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Can the National Reference Groups on land reform turn the tide of poor delivery?

21 February 2012

Shortly after the release of the Green Paper on Land Reform in September 2011 the Minister of Rural Development and Land Reform (DRDLR) Mr Gugile Nkwinti established the National Reference Group (NAREG) as a forum to contribute to policy development. In line with proposals in the Green Paper, six working group task teams were established on: Land Management Commission, Land Rights Management Board — which overlaps with provisions in the unresolved Land Tenure Security Bill of 2010, Office of the Valuer-General, Three-Tier Tenure System, Communal Tenure and Legislative Amendments.

Dialogue muddled by lack of clarity

These themed working groups, coordinated by Mr Sunday Ogunronbi, are part of a stake-holder consultation process and are meant to discuss proposals on policy, strategy and legislation including tenure security policy and legislation. In November 2011, the Working Group on the Land Rights Management Board chaired by Acting Deputy Director General, Mr Vela Mngwengwe, met with a small group of land reform beneficiaries and organised agriculture. The meeting conceded that a broader civil society outfit should be included in discussions. A second meeting, held on 19 January 2012, included a range of stakeholder participants: land reform beneficiary structures (provincial representatives), organised agriculture (Agri-SA, NAFU, TAU, Agri-business Chamber), NGOs and DRDLR officials (no one from the DRDLR policy unit was present at the meeting).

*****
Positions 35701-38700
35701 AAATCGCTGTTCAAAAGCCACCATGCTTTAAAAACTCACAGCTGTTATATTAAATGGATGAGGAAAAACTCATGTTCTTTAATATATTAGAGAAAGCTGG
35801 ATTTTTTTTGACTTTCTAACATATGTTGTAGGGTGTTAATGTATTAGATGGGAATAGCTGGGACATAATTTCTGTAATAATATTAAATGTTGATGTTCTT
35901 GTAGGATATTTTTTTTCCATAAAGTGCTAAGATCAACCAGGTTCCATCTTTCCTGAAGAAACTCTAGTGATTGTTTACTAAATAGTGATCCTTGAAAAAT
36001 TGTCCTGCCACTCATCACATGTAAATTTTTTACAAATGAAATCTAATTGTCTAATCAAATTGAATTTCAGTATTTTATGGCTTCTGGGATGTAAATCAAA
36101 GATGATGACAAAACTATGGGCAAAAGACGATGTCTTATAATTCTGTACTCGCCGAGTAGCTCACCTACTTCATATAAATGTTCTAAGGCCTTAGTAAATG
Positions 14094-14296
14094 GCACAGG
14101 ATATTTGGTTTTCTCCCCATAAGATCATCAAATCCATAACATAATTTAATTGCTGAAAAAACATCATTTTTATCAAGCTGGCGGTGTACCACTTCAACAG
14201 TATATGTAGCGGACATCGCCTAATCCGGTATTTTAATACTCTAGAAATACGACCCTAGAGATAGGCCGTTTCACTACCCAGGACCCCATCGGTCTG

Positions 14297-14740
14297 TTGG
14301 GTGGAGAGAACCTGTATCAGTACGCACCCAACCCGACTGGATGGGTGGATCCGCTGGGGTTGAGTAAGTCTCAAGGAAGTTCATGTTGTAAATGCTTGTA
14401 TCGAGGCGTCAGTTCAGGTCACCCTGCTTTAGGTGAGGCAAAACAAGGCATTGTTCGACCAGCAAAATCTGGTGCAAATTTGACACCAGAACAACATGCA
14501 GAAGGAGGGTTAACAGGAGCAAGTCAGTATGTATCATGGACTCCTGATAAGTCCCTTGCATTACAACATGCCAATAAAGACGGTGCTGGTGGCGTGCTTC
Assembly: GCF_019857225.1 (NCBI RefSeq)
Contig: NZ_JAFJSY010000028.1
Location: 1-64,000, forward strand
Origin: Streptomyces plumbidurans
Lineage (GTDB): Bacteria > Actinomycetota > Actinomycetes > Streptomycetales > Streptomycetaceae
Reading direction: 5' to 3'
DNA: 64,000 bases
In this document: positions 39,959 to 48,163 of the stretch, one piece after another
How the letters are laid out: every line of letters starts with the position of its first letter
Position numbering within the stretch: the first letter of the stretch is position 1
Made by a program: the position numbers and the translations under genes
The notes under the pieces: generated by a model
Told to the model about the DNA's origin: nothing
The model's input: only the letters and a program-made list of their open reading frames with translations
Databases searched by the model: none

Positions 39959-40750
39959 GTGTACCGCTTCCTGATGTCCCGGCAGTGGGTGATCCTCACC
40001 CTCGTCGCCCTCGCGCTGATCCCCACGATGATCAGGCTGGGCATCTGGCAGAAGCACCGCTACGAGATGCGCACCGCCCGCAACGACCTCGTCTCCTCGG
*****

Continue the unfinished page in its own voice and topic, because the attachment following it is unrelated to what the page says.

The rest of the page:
The meeting started in a vacuum, with a visible sense of visible uncertainty about what to expect, aggravated by unavailability of minutes from the first meeting and terms of reference to guide deliberations of the restructured group regarding the process it should undertake, the outcomes it should achieve and the timeframe in which the dialogue should be concluded. The meeting agenda was only made available half-an-hour after the meeting was due to start.

While the process of consolidating Green Paper submissions would only be completed by the end of February, it was unclear:

  • how input from stakeholders would be taken further in the policy process;
  • if stakeholder participants were meant to present their submissions on establishing the Green Paper’s proposed new institutions; or
  • in what way a separate process of scrutinising, collating and consolidating existing submissions would inform the working group’s discussions.